Friday, 27 November 2015

Why a design journal?

Hi, I'm Nate and I have been designing board and card games since I was a child. I am about as into board games as you can humanly be while still having a girlfriend. I always have a number of designs I am working on. These have historically been on scrapes of paper, backs of envelopes and in note books (now on my computer).

Basically if I have 5 minutes to spare I will find something to write my game design ideas on. I am now 35, so you might be wondering how someone who has been working on games for this long has not got a fully published game or two under his belt (there is Geek Army, but we will talk about that some other time)?

Well there are a few reasons for that and they tie in with why a man who is short on time has decided to try and keep a journal. The main reason my games don’t tend to see the light of day is that I have so many ideas. This sounds like a bullshit thing to say, but for me it is a problem. First, because I jump from one idea to the next (because its new and shiny) second because I tend to add too much into one game (because I really like the idea of just adding this extra thing... Oh and this thing too, but I can’t leave this bit out). 

In short, and I aim to be completely open and honest here, I lack focus when it comes to designing board games. I am not currently a game designer (writers are not people who have an idea for a book, they are people who write books) because Ideas are easy and fun, creation is hard and slow. I plan to change that statement with your help.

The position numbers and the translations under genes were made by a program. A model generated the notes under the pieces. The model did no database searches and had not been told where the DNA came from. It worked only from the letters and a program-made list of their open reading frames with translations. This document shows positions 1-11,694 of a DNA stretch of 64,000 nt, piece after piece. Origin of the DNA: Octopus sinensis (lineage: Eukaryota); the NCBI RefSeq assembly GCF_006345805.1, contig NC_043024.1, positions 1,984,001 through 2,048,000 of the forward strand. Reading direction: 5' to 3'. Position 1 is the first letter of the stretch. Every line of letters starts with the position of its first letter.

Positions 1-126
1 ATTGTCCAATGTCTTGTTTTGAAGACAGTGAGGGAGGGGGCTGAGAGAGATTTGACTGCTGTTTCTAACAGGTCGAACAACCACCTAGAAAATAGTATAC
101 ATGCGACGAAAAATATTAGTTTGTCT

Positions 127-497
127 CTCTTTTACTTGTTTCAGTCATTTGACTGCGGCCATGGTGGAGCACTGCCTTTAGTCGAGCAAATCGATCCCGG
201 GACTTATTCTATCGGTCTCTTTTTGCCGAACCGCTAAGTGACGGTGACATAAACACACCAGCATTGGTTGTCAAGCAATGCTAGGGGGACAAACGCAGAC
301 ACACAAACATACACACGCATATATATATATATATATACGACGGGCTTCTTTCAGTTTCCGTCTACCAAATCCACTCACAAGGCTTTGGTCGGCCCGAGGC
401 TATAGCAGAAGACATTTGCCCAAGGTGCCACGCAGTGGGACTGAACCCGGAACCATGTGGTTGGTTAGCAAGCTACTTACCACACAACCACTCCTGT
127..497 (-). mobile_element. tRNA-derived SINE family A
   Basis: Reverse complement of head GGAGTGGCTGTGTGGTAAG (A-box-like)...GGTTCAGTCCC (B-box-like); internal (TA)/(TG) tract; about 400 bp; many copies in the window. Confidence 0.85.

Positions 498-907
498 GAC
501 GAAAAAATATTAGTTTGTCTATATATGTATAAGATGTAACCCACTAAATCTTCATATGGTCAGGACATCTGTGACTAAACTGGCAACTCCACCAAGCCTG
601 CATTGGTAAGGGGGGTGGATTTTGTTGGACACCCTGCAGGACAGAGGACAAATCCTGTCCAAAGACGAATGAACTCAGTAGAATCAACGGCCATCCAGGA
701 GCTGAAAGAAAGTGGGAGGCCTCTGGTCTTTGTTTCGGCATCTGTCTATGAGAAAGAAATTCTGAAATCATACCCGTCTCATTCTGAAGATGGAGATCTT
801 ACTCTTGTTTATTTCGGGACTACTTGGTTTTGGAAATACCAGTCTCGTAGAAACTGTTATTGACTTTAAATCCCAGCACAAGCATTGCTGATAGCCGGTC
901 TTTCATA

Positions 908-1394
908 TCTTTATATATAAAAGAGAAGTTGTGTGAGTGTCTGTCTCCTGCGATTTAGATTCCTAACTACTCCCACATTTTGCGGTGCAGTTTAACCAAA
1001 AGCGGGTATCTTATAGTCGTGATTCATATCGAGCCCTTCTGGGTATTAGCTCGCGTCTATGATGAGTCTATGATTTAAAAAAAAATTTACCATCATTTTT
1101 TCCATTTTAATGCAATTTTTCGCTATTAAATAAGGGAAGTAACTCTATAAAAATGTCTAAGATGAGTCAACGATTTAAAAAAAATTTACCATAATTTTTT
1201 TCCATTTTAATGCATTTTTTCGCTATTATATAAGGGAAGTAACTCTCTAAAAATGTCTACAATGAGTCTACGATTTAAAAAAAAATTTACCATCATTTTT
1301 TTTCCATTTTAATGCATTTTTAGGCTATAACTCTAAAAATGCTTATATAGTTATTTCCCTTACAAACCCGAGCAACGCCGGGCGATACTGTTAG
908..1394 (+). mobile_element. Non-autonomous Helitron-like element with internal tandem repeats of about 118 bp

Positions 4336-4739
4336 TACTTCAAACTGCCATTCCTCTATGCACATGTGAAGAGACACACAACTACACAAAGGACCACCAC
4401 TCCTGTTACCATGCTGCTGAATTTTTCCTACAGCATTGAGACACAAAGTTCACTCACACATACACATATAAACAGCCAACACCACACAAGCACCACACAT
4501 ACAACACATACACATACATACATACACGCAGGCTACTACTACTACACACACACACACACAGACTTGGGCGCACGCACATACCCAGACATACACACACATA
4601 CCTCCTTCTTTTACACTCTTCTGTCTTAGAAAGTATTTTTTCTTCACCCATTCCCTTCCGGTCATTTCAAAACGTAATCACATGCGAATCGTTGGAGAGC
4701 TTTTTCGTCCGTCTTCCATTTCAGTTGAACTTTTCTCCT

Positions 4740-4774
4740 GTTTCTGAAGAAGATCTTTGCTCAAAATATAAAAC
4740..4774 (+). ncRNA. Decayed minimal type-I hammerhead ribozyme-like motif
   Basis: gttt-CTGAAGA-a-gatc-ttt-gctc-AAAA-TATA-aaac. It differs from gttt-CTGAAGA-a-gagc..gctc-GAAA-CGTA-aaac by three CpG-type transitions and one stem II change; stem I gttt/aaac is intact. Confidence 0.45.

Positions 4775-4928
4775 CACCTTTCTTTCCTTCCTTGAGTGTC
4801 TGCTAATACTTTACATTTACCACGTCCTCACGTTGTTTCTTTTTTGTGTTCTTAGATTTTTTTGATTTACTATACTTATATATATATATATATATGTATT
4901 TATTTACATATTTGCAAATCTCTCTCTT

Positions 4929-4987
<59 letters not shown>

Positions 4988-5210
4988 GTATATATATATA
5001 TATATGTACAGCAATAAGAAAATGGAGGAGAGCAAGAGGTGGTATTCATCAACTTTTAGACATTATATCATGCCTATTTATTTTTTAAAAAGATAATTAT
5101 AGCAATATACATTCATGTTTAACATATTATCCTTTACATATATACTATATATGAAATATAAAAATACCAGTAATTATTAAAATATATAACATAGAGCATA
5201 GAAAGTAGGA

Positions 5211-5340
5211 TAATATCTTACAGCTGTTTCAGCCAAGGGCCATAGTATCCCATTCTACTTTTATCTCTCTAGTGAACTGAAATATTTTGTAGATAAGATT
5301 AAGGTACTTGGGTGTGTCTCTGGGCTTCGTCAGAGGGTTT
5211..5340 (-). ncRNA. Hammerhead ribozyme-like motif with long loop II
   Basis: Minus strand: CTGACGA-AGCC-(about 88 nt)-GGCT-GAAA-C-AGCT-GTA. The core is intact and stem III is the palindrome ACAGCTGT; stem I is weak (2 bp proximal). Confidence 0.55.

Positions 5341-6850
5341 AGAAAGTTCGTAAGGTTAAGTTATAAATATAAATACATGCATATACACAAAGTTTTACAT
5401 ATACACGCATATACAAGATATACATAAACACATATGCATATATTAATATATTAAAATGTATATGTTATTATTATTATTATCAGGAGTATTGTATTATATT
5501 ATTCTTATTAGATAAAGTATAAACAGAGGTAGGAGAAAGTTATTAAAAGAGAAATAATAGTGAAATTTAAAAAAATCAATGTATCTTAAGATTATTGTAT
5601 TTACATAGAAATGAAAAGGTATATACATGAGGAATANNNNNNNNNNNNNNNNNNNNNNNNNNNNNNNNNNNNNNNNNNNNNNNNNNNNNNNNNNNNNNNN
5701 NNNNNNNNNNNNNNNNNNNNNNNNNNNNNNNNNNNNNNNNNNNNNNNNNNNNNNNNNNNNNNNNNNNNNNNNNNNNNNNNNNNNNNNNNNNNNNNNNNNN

This is where this journal comes into play. I am ultimately a team player. I work best with others. Unfortunately I live in the ass end of nowhere and nobody in my small gaming group has any design ambitions. So if I can’t bounce ideas off someone over a cup of tea, I am going to get them out of my head and on here and see what happens. 

I think this process will help me get past blocks in my designs. I tend to over think things and can get caught in a circular thought pattern. When I have to vocalise a problem it tends to become clearer in my mind and I find a way past. My son is three and we often go for walks. Sometimes I will tell him about my game designs and as I speak I gain clarity and focus. Making something clear to someone else in an understandable why helps me move my thought process on.


So, now you know why I am going to try to do this. I am aiming to make the posts bite sized but will not hold back if the subject needs it. Time to write my first official entry!

4 comments:

  1. A long time ago I heard the phrase 'Ideas are easy' and I just didn't get it. But I do now. It is all too easy to get sucked into developing those needy little new shiny ideas baying for attention, hungry to be fed and to grow into fully fledged games....until another one pops into existence.